Soldier poets, songs of the fighting men/S. Donald Cox


Rifleman, 2/5 C.L.R., London Rifle Brigade


To My Mother—1916

IF I should fall, grieve not that one so weak
And poor as I
Should die.
Nay! though thy heart should break
Think only this: that when at dusk they speak
Of sons and brothers of another one,
Then thou canst say—"I too had a son;
He died for England's sake!"


The Song of The Happy Warrior

THE song of the boy who was brave and fair,
He was young and his eyes were grey,
He was swift to run and strong to strive
And ready for any play.
He climbed to the top of the apple tree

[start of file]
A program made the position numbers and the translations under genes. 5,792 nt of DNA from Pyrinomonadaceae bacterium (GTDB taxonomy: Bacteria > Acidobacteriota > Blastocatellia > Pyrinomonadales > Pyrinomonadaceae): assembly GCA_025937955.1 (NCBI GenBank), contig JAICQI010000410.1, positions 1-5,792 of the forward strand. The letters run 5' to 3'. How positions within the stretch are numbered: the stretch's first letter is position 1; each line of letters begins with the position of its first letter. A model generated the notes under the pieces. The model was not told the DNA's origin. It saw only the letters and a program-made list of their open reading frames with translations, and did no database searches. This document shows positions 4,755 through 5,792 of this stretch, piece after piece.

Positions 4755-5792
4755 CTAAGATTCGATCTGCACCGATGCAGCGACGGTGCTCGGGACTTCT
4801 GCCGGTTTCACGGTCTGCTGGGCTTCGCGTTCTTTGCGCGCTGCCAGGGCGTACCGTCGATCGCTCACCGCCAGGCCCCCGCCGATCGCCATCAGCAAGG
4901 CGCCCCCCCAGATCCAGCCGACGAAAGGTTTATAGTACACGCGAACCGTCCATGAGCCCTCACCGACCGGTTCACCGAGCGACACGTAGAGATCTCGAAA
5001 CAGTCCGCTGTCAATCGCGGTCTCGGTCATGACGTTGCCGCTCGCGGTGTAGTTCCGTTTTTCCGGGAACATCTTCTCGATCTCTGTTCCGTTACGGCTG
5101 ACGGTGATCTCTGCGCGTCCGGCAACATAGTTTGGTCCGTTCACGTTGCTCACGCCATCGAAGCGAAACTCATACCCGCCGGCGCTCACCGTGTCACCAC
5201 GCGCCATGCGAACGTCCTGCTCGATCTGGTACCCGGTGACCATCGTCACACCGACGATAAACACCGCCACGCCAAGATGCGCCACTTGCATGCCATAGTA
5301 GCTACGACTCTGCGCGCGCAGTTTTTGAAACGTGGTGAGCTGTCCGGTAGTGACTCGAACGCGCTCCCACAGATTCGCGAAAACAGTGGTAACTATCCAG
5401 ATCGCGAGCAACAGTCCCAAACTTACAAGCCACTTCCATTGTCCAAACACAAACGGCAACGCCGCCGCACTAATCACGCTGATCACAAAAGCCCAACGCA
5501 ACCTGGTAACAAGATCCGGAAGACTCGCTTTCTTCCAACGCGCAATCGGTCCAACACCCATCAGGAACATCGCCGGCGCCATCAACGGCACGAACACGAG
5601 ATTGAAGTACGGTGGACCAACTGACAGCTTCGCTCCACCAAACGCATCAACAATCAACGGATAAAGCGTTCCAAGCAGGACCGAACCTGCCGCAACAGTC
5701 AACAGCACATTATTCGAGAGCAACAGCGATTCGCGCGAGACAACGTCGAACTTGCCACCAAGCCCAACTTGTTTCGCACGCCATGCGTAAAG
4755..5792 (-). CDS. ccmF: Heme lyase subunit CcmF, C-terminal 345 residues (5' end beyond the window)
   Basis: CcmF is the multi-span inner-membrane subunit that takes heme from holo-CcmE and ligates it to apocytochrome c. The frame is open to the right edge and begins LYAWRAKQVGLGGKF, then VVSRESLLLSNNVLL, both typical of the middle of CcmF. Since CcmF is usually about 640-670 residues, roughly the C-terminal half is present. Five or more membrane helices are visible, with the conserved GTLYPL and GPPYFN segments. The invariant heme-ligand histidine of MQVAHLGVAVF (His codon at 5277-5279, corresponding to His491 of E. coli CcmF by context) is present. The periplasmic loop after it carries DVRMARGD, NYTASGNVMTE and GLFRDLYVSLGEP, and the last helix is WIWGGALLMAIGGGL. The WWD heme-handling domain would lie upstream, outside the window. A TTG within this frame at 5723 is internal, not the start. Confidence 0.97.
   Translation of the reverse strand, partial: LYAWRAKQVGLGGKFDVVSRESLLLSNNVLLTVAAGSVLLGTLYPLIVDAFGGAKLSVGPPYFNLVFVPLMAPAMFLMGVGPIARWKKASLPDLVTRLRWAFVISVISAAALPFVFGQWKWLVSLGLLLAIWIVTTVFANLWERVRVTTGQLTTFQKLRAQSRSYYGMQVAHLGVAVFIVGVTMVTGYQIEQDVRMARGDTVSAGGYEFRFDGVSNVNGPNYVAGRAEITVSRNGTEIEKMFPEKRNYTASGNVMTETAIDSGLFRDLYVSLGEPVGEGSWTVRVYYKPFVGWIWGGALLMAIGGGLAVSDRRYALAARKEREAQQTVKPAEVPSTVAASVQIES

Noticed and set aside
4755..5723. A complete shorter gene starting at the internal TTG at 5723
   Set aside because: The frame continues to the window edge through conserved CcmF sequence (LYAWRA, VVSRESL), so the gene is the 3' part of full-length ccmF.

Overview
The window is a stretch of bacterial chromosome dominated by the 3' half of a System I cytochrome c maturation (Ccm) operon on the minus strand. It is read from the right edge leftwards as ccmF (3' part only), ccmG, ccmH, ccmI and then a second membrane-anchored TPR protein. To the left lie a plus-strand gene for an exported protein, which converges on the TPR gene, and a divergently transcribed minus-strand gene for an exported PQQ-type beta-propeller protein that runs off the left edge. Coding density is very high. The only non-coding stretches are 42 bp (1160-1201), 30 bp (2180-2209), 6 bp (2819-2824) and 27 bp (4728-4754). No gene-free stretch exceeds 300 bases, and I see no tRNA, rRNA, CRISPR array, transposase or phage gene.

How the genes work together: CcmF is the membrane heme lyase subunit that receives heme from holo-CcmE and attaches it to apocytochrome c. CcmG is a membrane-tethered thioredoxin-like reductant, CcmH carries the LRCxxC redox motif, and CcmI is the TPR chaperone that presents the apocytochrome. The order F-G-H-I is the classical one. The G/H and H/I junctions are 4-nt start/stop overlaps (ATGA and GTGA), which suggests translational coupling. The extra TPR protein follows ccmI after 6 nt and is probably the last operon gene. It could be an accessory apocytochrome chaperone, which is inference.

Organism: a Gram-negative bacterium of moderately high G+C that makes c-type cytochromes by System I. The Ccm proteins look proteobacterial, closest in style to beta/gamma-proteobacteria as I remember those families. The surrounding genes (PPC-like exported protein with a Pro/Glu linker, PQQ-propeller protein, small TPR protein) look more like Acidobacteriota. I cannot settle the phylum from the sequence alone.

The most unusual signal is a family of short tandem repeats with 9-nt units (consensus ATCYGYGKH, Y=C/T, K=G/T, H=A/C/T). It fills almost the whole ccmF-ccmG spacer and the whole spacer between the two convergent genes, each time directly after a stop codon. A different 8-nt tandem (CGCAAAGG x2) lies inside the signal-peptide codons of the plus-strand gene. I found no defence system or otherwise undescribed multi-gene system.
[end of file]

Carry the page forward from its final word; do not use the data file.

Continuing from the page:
When nobody else would dare;
He couldn't get down and he feared he'd fall
As the branch swayed in the air.

O! the ground seemed such a way below,
But he smiled a doubtful smile-a,
And he grit his teeth and sang "Cheer-o!"
Though the drop to the ground seemed a mile-a.

The song of the man in the khaki-coat
As he stands in the wet and snow,
A smoking rifle in his hands
And his feet in the mud below.
The tale of the charge and the man that fell,
Of the tunic dyed with red,
The tight-clenched teeth and the clammy brow
And the stain where the wound had bled.
O! he groaned as he jolted to and fro
And wan, wan was his smile-a,
But he grit his teeth and he hummed "Cheer-o!"
And he died at the end of a mile-a.